The cars we loved.
The Czech Republic like many Eastern European nations has struggled to make the transition to a free market economy. What was OK before was suddenly cast aside by more modern Western competition when consumers were offered a choice. VW Group’s Czech based subsidy Skoda was one such manufacturer who made great strides in shedding its former reputation for being a builder shoddy little cars.
Skoda started its march West in 1996 with the new Octavia. The Octavia is considered a large car based on a mid-sized platform shared by the VW Group’s Jetta and Audi A4 (among others). Designed around a slightly stretched chassis, the Octavia had the ride qualities of a larger car for less. The Octavia’s main competitors were the Ford Mondeo and Vauxhall Vectra, cars that it fared well against as a low cost alternative while topping them in interior attention to detail. Old notions of poor communist era quality eventually faded as gradual improvements in quality with VW’s help lifted Skoda to a #2 ranking in Britain where it tied with Honda in 2007. The car was so popular, that when a face lifted 2000 model arrived; the original car (now called Octavia Touring) was still being sold as a lower cost alternative model. So there were actually two popular Octavia being sold in tandem in many parts of Europe, even as a second generation car appeared in 2004.
The Octavia range included economical engines similar to VW’s Golf and Jetta lines. At one time the front wheel drive cars were joined by an all-wheel drive wagon using the same drive system as Audi’s A4 (they could not call it Quattro). Engines typically ranged in size from 1.8 to a 2 liters. A broad range of 4 cylinder engine types were available in turbo, diesels and naturally aspirated inline configurations. Standard Octavia’s were fitted with 5 speed manuals or 4 speed automatics. The sportiest versions usually used a 6 speed manual setup. The wide range of engine options meant that there was a Octavia for nearly every public or private use. As the 90’s progressed the Octavia became the preferred police car in many parts of the United Kingdom.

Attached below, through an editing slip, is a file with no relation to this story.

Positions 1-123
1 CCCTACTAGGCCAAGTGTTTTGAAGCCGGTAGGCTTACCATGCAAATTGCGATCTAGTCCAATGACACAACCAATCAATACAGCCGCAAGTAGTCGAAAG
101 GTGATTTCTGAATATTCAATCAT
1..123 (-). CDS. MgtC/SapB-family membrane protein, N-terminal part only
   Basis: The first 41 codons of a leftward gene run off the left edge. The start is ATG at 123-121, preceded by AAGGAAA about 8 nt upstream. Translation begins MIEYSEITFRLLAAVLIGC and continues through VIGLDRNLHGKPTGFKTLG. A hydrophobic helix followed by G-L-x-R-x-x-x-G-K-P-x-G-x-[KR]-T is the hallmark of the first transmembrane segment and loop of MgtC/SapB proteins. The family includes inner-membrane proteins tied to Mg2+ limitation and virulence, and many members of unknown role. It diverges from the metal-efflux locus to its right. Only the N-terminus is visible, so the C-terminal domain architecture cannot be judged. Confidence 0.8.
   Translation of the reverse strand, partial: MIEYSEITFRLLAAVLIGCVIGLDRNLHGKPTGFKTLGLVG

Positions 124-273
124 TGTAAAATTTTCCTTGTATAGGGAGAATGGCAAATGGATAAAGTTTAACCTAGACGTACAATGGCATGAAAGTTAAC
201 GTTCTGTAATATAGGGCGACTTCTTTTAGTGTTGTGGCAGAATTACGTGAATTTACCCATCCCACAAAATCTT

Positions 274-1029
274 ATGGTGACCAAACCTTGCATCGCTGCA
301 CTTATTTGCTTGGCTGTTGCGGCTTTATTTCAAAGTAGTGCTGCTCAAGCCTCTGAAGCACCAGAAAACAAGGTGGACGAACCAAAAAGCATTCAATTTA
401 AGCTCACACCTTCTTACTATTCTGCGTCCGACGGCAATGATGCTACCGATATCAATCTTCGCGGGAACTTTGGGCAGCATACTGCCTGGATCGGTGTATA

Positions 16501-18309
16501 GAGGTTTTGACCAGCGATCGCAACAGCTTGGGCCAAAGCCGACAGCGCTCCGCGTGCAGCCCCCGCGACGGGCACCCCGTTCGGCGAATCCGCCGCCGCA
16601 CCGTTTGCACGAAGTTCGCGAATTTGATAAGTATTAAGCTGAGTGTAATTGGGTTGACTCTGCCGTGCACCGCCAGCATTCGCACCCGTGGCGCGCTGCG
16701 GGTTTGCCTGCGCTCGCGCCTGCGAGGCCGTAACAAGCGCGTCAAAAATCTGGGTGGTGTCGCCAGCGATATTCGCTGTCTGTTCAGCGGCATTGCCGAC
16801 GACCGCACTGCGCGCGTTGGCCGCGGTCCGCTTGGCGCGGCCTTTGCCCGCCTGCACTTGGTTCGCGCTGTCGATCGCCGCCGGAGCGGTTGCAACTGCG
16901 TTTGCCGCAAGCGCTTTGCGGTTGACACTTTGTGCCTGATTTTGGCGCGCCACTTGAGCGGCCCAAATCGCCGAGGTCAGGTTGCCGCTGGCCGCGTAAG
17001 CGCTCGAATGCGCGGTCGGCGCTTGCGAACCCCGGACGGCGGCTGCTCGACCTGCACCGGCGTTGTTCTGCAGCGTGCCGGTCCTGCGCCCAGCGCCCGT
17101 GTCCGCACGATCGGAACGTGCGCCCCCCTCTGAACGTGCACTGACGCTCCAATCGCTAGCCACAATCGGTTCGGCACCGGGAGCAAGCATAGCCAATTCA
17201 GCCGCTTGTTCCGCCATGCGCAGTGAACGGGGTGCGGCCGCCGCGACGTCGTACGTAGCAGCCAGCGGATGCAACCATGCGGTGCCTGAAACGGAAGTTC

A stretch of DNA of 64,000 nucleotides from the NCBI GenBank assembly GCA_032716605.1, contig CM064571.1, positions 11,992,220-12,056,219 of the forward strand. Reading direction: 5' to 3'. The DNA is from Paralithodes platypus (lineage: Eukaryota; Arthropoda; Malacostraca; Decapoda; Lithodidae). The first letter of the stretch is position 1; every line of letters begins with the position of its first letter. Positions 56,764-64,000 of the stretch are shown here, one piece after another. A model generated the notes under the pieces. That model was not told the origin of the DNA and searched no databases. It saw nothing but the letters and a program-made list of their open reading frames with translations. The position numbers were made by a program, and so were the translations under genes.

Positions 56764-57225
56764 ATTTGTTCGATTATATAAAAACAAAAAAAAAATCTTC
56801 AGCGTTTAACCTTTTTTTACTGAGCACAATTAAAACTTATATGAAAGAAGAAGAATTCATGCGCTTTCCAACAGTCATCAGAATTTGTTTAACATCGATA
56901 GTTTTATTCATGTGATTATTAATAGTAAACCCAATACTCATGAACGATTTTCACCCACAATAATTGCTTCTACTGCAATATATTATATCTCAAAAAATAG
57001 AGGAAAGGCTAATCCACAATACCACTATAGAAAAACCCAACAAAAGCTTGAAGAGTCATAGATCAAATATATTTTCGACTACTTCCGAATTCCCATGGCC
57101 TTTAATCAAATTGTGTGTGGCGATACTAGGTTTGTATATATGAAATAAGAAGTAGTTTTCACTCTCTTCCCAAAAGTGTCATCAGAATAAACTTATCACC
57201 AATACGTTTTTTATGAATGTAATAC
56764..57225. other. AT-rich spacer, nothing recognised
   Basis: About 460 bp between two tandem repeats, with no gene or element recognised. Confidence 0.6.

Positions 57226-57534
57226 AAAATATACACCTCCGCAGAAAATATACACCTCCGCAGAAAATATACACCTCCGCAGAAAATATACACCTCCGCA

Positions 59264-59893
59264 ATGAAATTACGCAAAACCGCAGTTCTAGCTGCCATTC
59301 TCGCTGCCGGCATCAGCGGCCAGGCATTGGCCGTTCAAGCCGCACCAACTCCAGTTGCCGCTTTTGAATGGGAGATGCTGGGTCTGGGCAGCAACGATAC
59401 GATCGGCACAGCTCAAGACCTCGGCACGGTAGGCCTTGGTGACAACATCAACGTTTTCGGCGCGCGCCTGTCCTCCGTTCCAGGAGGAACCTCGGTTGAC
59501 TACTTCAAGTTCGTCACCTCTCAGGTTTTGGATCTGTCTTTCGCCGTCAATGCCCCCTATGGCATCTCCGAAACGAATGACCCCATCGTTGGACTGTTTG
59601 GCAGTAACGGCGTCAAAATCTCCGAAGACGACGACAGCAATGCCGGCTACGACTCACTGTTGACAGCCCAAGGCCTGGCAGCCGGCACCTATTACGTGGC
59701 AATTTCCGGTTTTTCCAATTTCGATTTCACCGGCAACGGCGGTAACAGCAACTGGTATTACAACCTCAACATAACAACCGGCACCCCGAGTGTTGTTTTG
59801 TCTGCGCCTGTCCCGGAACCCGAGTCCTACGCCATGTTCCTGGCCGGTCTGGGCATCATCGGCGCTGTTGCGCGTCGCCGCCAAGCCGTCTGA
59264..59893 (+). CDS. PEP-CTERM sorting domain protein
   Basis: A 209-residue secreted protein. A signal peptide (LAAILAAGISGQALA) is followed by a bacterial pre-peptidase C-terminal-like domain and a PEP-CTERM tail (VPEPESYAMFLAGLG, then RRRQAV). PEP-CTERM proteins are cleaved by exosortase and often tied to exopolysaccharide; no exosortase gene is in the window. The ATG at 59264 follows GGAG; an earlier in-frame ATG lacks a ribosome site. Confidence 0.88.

Part of the reason for the popularity of the Octavia as a police car started with the limited edition vRS in 2002. It featured a 1.8 turbo engine similar to what was used in early Audi TT coupes which produced 180 hp. The first vRS was essentially a replica of Skoda’s WRC car complete with decals, xenon lights and heated front seats. The cars came only in white and featured 18in wheels and a dual exhaust system, distinguishing them from later vRS cars. The vRS was more than just a looks package as Skoda claimed that it produced more torque than a Porsche Cayman S. The 0 to 60 numbers in the low 7 second range might not have been impressive, but the top speed of 149 mph was. Only 100 replica vRS cars were built. Many of the replica car’s features would end up in later vRS cars, especially those adapted for police duty.
The 2009 model year brought about more major changes with a facelift that gave the Octavia more personality and less design inspiration from its German parent’s other products. Great attention has been paid to the interior details to match the quality, look and feel of more expensive cars. This has further propelled the popularity of the Octavia to markets beyond Europe. It’s unlikely that the Octavia would be sold in the US, especially now that the new Jetta is about the same size (filling a gap that the Octavia could have filled between the Jetta and Passat).